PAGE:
This is a bittersweet time of year for me…
We’re saying hello to soups & stews, pumpkin carving (and eating!) & apple picking… and we’re saying goodbye to freshly-grown tomatoes, basil & corn-on-the-cob, patio grilling & ice cream making. Of course, all of this depends on where you live and how much you let weather impact your eating. I try to let the seasons guide me, because then I’m always looking forward to something.
Last year I bought some canned pumpkin because it was on sale. It hibernated in my pantry and after hearing it call my name for a few weeks now, I’ve allowed it to rise and shine.
Pumpkins, by the way, aren’t just for mutilation aimed at glowing with the essence of a child singing ‘All I Want for Christmas is My Two Front Teeth’. They’re also meant for more than filling a pie shell and taking the edge off of a turkey-induced, too-much-family-time rampage.
The recipe was always a hit.
This year I decided to rework the plan.
By accident I bought puff pastry sheets and not fillo dough. After a millisecond of panic, I remembered that an accident in the kitchen is OK. I’m not talking about dropping a mixer on your big toe, sawing off your thumb with a serrated knife or adding salt instead of sugar to a cake recipe. Accidents that lead to trial-and-error are good. You never know if something works until you try. You can rest assured that a cup of salt will not make a good cake. But, who knows if puff pastry will be as good as fillo dough? I do, now.
Fillo is a big stack of super-thin, see-through sheets of dough. You usually have to baste them in butter before baking to get them to brown and crisp. The result is almost a glass ceiling. It will shatter and break into little crispy pieces – think of baklava. Puff pastry has a bunch of fat, namely butter, between the layers of dough. It’s cold (that’s why you’ll find it in the freezer section). When the butter hits the heat, especially steam, it brings the pastry to life, it puffs-up – get it? Puff pastry? – think of a turnover – buttery, light and flaky.
From now on, I’ll be using puff pastry for my pot pies. The fillo was great, don’t get me wrong. It’s just harder to use and not as comforting as the puff pastry.
This time, I poached the chicken and shredded it. Last time, I cooked it in a pan and diced it. Poaching allows you to get more flavor into the chicken and makes it easier to shred (if you don’t want to take the time, buy a rotisserie chicken and shred up the meat).I also used smaller ramekins, as opposed to big bowls, which really give you too much filling. I also added black beans – didn’t do that last time.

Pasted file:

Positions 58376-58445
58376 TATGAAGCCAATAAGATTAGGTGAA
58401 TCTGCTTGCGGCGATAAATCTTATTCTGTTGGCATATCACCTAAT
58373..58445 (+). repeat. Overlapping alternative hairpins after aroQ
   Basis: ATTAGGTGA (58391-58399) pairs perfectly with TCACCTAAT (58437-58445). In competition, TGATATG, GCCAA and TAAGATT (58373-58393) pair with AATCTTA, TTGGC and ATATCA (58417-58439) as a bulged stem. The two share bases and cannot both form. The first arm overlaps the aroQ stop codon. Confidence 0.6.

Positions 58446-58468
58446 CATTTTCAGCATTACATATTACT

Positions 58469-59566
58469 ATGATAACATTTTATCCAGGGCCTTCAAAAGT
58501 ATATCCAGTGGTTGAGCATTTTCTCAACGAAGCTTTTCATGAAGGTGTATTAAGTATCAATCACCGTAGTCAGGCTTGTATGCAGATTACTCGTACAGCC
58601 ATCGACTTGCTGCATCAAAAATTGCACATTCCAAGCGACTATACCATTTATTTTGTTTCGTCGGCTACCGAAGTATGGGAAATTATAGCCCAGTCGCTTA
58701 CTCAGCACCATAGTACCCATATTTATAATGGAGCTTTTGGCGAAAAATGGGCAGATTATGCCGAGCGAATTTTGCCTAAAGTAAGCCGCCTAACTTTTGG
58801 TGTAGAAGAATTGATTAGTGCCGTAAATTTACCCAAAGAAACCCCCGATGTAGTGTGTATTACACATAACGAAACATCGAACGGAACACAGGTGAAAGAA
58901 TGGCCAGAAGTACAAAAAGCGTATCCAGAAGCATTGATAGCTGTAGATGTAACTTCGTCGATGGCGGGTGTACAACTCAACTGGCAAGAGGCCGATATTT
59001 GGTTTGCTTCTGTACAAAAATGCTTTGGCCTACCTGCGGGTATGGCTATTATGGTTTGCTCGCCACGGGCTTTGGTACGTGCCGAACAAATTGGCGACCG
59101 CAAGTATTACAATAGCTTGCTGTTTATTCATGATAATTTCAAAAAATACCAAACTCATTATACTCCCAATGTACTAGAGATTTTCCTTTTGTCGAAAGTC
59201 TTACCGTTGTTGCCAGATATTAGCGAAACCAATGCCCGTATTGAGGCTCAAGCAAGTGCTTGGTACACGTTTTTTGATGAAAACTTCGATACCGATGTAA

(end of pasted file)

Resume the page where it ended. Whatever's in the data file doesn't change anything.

I love a pot pie because it’s like that pinata that you’d die to break open just to get the goodies inside. They don’t come filled. You choose what goes inside. That first bite is the equivalent to the candy hitting the ground. It’s an explosion of joy.
These pumpkin packages would be great with chickpeas, if you like them better than black beans. You can try chunks of cooked potato. Niblets of corn would give a perfect sweetness. MIYO. Make it your own. Or, make mine:
Punkin’ Pot Pies – the poaching recipe is included.
I served the pot pies with a pile of green beans from a can. I know. A can, really?!?! This plays on the goodbye. Fresh green beans would’ve been yummy, but canned remind me of Fall and colder weather.
The drink of choice: Malibu Rum with Coke. That was my goodbye to the tropic tastes of Summer. I used Malibu Black. It’s just as tasty as regular Malibu (maybe not as fruity and creamy) and it’s a much higher proof .
In case you’re wondering, we each ate one pot pie. The other two went in the fridge. The plan is to pop them in the oven and reheat for another dinner. They’ll probably keep for about 2 days. After that, I think the puff pastry would lose it’s charm. If you only make 4 pot pies, you’ll have leftover filling. Freeze it.
Fall into, well, Fall, and try this recipe. It’ll ease the blow of blowing a parting kiss to Summer.
Tip: Don’t be afraid to poach chicken (or fish). It doesn’t yield the rubbery mess that boiling would give you. It’s such a versatile method. It won’t overpower the meat, but it will give it a nice mild flavor. If you want the chicken for an Italian meal, poach it in water (or broth) with a lot of garlic cloves and red pepper flakes. If it’s for mexican food, poach it in water (or broth) with jalapeno or serrano peppers. You can also add beer, or wine, or juice to the poaching liquid. Use half water and half of the other. Just call me your poach coach!